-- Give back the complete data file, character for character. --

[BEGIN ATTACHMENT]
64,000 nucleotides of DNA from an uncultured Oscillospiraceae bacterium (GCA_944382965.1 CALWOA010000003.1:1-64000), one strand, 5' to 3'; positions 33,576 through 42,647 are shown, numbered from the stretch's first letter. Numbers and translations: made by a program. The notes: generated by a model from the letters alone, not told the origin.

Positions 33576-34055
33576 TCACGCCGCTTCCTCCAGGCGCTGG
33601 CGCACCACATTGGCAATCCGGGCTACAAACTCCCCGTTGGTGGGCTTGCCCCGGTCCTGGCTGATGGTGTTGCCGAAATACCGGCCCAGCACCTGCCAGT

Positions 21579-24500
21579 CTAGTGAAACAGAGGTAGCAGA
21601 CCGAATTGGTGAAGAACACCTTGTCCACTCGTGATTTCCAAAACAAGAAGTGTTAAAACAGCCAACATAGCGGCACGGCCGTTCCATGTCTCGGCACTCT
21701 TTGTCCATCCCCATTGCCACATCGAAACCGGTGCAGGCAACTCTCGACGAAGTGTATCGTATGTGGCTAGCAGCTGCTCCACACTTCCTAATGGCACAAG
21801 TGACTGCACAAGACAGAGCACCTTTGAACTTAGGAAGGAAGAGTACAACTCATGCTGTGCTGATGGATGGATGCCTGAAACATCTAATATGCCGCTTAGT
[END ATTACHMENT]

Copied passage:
64,000 nucleotides of DNA from an uncultured Oscillospiraceae bacterium (GCA_944382965.1 CALWOA010000003.1:1-64000), one strand, 5' to 3'; positions 33,576 through 42,647 are shown, numbered from the stretch's first letter. Numbers and translations: made by a program. The notes: generated by a model from the letters alone, not told the origin.

Positions 33576-34055
33576 TCACGCCGCTTCCTCCAGGCGCTGG
33601 CGCACCACATTGGCAATCCGGGCTACAAACTCCCCGTTGGTGGGCTTGCCCCGGTCCTGGCTGATGGTGTTGCCGAAATACCGGCCCAGCACCTGCCAGT

Positions 21579-24500
21579 CTAGTGAAACAGAGGTAGCAGA
21601 CCGAATTGGTGAAGAACACCTTGTCCACTCGTGATTTCCAAAACAAGAAGTGTTAAAACAGCCAACATAGCGGCACGGCCGTTCCATGTCTCGGCACTCT
21701 TTGTCCATCCCCATTGCCACATCGAAACCGGTGCAGGCAACTCTCGACGAAGTGTATCGTATGTGGCTAGCAGCTGCTCCACACTTCCTAATGGCACAAG
21801 TGACTGCACAAGACAGAGCACCTTTGAACTTAGGAAGGAAGAGTACAACTCATGCTGTGCTGATGGATGGATGCCTGAAACATCTAATATGCCGCTTAGT